HOLDING GROUND FOR ARTHURS SEAT
23rd April – 14th May
The work of 76 leading contemporary artists comes together in HOLDING GROUND, an online art exhibition fundraiser to help stop a massive quarry being blasted into Arthurs Seat / Wonga on the traditional lands of the Boon Wurrung people on Mornington Peninsula.
A charitable organisation, the Ross Trust, and the company it owns, Hillview Quarries, plan to initiate the biggest mine the Peninsula has ever seen. It would be located on the north face of Arthurs Seat / Wonga and would destroy precious remnant old-growth bushland that is home to koalas and 27 threatened or endangered species.
HOLDING GROUND will run from 23 April to 14 May. Curated by Penelope Gebhardt, it features an exciting selection of local, Melbourne and interstate artists working across mediums including sculpture, painting, drawing, jewellery, ceramics, textiles, photography, digital art and printmaking. The works are related thematically to ideas of connection, identity and the natural world.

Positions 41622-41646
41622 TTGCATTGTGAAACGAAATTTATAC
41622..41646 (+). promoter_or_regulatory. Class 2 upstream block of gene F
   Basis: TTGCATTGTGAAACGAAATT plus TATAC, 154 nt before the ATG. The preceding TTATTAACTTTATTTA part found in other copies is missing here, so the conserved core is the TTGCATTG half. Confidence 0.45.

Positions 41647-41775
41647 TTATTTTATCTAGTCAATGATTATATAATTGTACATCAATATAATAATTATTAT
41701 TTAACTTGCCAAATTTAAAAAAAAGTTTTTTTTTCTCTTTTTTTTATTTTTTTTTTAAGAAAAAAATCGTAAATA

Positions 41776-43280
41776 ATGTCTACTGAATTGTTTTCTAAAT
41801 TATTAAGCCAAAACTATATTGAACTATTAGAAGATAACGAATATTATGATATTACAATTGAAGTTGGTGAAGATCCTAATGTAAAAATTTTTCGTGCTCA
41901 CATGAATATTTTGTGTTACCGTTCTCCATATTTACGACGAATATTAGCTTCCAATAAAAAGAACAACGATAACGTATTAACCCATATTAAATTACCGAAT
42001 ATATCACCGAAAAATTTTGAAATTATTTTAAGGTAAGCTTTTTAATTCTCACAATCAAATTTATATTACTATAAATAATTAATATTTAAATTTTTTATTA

Organisers aim to raise $100,000 with all proceeds going to support the community campaign Save Arthurs Seat, including increasing efforts to convince the Ross Trust / Hillview Quarries to withdraw their proposal. If the EES (Environmental Effects Statement) is released, the funds raised will be used to employ experts to assess the EES and provide legal representation at the hearings.
Fox has donated “What goes around II”. Gebhardt states “Recently returned to Australia from The Hague, Belinda Fox’s major work ‘What goes around II’ is another highlight of the show. This piece was a finalist in the 2021 Mornington Peninsula Regional Gallery’s National Works on Paper Prize. Here the artist uses the digital print medium to create a macro experience of her work – it’s much larger than her comparatively small drawings. Fox’s choice of medium speaks to the concepts she explores about seeking balance in an untethered world where desire and reality are distorted in the digital realm. Embedded in this beautiful and perpetually breaking wave are swirling undercurrents and abstract forms” – Penelope Gebhardt.
How can I support?